Could a U.S. Regional -- Really Regional -- Plan Save the Arab-Israeli Peace Process?

04/24/2009 05:12 am ET | Updated May 25, 2011

It's the Iranian New Year, Nowruz, and everyone seems to be celebrating. In my neighborhood in Los Angeles, the local bakeries are offering "Happy New Year" cakes for the local Iranian residents. President Obama and even President Peres are sending greetings of hope and future peace to the Iranians still living in the home country. Those who question the accommodative spirit are complaining, especially those who believe a new attitude of diplomatic engagement will threaten Israel's -- and America's -- security. They needn't do so. The critical message is that the US in particular is trying a new approach, and it has direct relevance for the Arab-Israeli dispute.

The Iranian issue today has become integrally related to Arab-Israeli relations because the constant threat of Iranian arms helping Israel's adversaries increases the reluctance of Israelis to make concessions, which is clear in the right-wing movement of the recent elections and in both the Lebanon and Gaza wars, especially the latter. Without Iranian interference, there would have been no Gaza war. Without Iranian obstruction, the Israeli withdrawal from Lebanon in 2000 and from Gaza in 2005 would not have resulted in the escalated instability that we have seen.

Last month a group of Israeli academics and former diplomats, brought together by the Israel Policy Forum (IPF), developed a policy paper, "Proposal for US Engagement Following Israeli Elections," (on that stressed, among other ideas, the concept of a US Regional Plan with a special focus on the security roadblock that bothers everyone, especially all Israelis: Iran.

As the authors of the IPF Israel Roundtable proposal put it: "The Israeli government is focused on Teheran. For the last three years Israel has been forced to confront Iran by proxy through Hezbollah and Hamas. Therefore, it is important for the U.S. to address this central Israeli concern in a serious and determined way within a defined time frame and within the Palestinian-Israeli and Syrian-Israeli contexts, as part of a broad regional plan, and as a component of an Iranian-U.S. dialogue. Relevant U.S. security arrangements that strengthen Israel vis-à-vis the Iranian threat will be viewed positively by any Israeli government and will help assuage Israeli fears."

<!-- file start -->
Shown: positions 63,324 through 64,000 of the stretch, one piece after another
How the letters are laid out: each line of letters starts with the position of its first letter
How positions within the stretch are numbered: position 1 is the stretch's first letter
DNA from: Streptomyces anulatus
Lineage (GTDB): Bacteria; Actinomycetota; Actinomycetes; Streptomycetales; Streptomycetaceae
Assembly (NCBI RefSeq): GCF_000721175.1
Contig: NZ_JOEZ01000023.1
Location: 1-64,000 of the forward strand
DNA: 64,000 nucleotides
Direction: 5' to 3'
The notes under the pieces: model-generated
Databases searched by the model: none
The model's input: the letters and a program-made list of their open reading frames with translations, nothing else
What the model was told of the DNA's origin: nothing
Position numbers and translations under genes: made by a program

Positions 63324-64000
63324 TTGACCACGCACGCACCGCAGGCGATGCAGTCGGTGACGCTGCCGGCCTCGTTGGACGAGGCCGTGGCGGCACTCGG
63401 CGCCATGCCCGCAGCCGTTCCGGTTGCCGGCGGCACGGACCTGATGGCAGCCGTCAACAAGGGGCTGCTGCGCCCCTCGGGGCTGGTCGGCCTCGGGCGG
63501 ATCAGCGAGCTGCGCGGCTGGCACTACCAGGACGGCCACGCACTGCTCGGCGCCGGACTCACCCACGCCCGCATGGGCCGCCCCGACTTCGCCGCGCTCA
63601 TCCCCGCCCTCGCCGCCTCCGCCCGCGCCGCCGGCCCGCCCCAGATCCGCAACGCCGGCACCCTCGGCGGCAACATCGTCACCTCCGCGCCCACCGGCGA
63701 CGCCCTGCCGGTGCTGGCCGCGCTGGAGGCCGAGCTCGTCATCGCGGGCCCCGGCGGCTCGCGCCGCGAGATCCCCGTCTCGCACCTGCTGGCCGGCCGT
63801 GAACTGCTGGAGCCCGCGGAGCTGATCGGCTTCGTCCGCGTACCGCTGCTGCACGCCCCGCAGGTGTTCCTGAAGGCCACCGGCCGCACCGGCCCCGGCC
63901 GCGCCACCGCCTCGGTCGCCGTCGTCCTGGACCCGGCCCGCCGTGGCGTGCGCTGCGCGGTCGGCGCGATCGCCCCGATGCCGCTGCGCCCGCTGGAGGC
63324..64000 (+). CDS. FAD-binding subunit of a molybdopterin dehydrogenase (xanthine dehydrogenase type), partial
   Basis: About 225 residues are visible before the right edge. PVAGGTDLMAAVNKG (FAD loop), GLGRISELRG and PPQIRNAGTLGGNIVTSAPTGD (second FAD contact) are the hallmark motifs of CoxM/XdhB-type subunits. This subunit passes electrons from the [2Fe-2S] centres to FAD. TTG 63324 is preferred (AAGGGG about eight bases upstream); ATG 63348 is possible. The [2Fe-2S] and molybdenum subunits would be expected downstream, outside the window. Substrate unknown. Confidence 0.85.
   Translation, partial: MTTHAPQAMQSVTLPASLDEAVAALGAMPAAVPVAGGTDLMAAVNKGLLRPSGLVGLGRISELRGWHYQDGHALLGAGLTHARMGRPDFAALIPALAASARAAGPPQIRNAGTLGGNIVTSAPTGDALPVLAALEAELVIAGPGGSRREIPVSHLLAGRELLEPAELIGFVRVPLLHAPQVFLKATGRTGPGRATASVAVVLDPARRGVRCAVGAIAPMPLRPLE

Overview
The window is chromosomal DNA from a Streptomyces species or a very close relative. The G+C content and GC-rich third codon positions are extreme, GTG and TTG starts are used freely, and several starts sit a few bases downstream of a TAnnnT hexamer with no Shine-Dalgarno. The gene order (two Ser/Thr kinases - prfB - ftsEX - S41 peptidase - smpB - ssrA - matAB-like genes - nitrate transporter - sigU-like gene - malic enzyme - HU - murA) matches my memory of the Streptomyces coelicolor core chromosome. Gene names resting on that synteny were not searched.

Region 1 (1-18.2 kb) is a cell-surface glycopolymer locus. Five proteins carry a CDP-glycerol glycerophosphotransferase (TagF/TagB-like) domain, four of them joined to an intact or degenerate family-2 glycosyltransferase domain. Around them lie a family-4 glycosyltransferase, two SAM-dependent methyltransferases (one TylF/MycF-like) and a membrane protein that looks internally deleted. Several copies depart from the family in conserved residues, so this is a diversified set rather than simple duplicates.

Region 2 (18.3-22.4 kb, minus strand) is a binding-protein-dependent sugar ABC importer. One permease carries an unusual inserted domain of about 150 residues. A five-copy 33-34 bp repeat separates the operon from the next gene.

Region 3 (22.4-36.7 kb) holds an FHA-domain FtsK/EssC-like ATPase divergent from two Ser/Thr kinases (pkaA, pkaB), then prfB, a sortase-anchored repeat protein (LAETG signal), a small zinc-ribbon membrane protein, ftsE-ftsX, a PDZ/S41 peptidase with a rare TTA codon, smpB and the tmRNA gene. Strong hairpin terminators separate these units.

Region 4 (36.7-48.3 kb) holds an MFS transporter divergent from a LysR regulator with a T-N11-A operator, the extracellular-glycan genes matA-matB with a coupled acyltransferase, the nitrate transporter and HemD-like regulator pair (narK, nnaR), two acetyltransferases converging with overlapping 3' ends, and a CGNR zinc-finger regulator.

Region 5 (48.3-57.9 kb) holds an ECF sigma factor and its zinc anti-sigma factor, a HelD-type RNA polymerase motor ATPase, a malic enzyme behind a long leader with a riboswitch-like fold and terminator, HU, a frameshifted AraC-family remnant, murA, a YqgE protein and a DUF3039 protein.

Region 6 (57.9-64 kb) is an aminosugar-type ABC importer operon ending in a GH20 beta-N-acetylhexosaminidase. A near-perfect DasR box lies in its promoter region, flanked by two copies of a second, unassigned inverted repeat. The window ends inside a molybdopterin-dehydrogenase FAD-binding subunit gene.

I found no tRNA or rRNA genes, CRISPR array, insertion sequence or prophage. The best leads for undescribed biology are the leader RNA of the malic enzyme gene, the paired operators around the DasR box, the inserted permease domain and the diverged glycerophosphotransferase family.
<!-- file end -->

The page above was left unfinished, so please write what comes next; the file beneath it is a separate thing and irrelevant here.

The authors recognize and clarify to American ears more directly than the point is usually made, that you cannot, in this era, have any breakthroughs or make genuine progress on the Arab-Israeli front without progress on Iran. And that plays to the Obama administration's strength. By pursuing Palestinian-Israeli progress in conjunction with exploring new opportunities with Iran, including ways to prevent its potential nuclear force, the administration is beginning a direction that may well achieve genuine progress. The Roundtable participants have made a series of critical additions to our understanding of what is to be done next on the Arab-Israeli front.

And the Obama administration's new approach is clever because otherwise it would be time to feel sorry for its new team's chances of doing anything about the Israeli-Palestinian conflict. The Palestinians are awash in internal conflict; the latest casualty is the resignation of the highly respected Salam Fayyad as Prime Minister. Meanwhile, the Israelis seem bound to have a nightmare right-wing government that can only please the country's worst adversaries. It appears that the new government will not even accept a two-state solution. But the Obama administration's message to Iran can change this dynamic.

In the past the timing was always terrible for U.S. plans in the Middle East..The 1982 Reagan plan for "self-government by the Palestinians of the West Bank and Gaza in association with Jordan" was timed in the middle of the war in Lebanon with poor consultation with the parties, especially Israel. The latter lost an opportunity most Israelis would dearly love today. The Clinton Parameters of January 2002 were offered at the very end of the administration, and the Palestinians in particular thought they'd get a better deal from George W. Bush. How's that for a colossal miscalculation? And once these ideas were rejected, they seemed finished. In retrospect, both sides would have been far better off if they'd taken the American ideas and agreed to work with them over the long term.

But the Obama administration has the time, and the will, and the personnel to pull something off. The Israeli experts are right. An American proposal doesn't have to be the end of the conversation, but instead the beginning. It can, if done properly, set the stage, focus the recalcitrant parties, and develop a conversation where none exists.

Here's the key point: new Clinton parameters with progress on Iran that enhances Israeli security. No more weapons to Hezbollah and Hamas, no more wars with them, but a connection to the new US plan. That's a recipe for making regional progress on several fronts at once.

Of course, this program is far easier prescribed than achieved, and the new Iranian government of whatever stripe that emerges from the June 12 election would have to cooperate. But since half of policy-making is having the right strategy, the Israeli experts' idea shows the way of making progress on the Palestinian-Israeli and the American-Iranian fronts at once. This is a way to square lots of circles with one approach.

Steven L. Spiegel is Director of the Center for Middle East Development and Professor of Political Science at UCLA. He blogs regularly at the Mideast Peace Pulse.